by Maryfran Johnson

Retail Therapy

Nov 24, 2009
Consumer Electronics

How retailers are using social networking and mobile devices to reach customers.

I’ll admit this upfront: I believe in retail therapy in all its glorious forms.

Whether you do it in person, via telephone or by clicking away online, the power of a good shopping experience to lift the spirits is one of life’s guilty pleasures that I only ever feign any actual guilt about.

Given these proclivities, I was naturally hooked on every word of Senior Editor Kim S. Nash’s cover story about how certain retailers are tapping into social networks and mobile devices to get cozy with customers (“Follow the Money”). One survey found that 35 percent of adults who spent time on a social network in the past month also bought something while online. Factor in those 300 million Facebook users, and you can practically hear the siren song of sales opportunities.

But this isn’t just another form of retail therapy. This is a development with far-reaching potential to close that dreaded “IT-business alignment” gap. These projects shine a light on the places where IT can carve out new channels between customers and the company.

From mobile e-commerce offerings to coupons by text message or storefronts on social networks, our story notes how “as enablers of these projects, CIOs are moving ever closer to the customer.” Out of this lingering recession develops one picture of what true business-IT alignment looks like, says Drew Martin, CIO of Sony Electronics: “IT is becoming part of the product offerings.”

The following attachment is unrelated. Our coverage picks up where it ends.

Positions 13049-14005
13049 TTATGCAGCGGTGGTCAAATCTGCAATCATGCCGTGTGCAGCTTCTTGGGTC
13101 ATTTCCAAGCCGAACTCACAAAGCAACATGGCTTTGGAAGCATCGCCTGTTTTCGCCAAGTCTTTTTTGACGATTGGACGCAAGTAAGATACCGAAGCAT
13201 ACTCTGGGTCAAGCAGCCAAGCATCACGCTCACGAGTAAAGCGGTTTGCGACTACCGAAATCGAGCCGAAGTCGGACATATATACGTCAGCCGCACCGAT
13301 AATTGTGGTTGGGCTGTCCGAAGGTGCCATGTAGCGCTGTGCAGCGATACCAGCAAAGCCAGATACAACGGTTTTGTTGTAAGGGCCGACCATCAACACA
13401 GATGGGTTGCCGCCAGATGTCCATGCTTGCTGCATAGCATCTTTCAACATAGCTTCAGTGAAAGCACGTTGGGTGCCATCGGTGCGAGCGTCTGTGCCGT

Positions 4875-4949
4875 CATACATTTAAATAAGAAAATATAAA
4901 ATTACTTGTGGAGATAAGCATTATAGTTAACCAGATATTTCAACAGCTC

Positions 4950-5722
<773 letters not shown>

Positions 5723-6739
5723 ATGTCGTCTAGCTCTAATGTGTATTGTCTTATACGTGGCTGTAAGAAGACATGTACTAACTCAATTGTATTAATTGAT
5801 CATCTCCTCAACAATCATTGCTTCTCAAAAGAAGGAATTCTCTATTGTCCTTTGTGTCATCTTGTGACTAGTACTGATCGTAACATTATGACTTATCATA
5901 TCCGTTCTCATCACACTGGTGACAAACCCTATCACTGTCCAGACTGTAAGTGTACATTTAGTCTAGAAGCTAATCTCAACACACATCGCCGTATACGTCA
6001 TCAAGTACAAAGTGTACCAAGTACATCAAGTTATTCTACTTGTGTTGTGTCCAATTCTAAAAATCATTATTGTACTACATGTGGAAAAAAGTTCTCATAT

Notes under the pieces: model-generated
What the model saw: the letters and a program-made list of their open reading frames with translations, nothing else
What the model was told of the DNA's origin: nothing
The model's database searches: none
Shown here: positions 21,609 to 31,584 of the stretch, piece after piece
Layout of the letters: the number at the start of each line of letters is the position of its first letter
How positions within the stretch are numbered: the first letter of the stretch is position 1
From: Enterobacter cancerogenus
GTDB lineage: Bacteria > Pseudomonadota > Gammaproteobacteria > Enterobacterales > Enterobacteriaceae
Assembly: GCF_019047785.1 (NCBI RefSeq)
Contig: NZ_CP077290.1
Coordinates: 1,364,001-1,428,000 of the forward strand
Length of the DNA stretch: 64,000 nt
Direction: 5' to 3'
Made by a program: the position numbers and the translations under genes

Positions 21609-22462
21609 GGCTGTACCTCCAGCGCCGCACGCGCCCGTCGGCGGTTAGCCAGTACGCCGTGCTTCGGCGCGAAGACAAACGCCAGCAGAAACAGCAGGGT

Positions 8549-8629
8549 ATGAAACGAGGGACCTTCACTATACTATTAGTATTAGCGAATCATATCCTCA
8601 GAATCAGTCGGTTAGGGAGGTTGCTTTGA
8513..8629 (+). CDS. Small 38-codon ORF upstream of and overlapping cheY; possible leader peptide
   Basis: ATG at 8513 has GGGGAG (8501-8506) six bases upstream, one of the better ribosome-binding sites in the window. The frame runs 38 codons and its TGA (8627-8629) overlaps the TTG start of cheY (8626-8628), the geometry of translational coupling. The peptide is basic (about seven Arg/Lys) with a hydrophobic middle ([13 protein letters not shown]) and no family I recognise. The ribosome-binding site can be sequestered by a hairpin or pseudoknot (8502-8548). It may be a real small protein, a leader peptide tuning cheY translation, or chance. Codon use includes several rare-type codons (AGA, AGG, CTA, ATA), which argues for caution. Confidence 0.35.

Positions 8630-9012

When customers log on to the new Sony e-book reader, for example, the device automatically connects to existing customer profiles and offers up e-books to purchase. This feature developed out of Martin’s efforts to connect Sony’s product development with its internal CRM system. “You can’t build a site and expect people to come,” he says. “We are on YouTube, Facebook and Twitter to go out and get them.”

Other examples abound. Starbucks brewed up its mobile commerce application from its My Starbucks Idea website, where registrants submit ideas they’d like the company to try. Dell can point to more than $2 million in sales stemming from 14 Twitter accounts. And 1-800-Flowers has a Facebook store with a simplified click-and-buy option on bouquets marketed as “wish list” items among Facebook friends.

If ever there was a “seize the moment” opportunity for IT leaders, this is it. As Sony’s Martin puts it: “Every CIO has the opportunity to be involved. You have to step right out and take it.”

Editor-in-Chief Maryfran Johnson can be reached at

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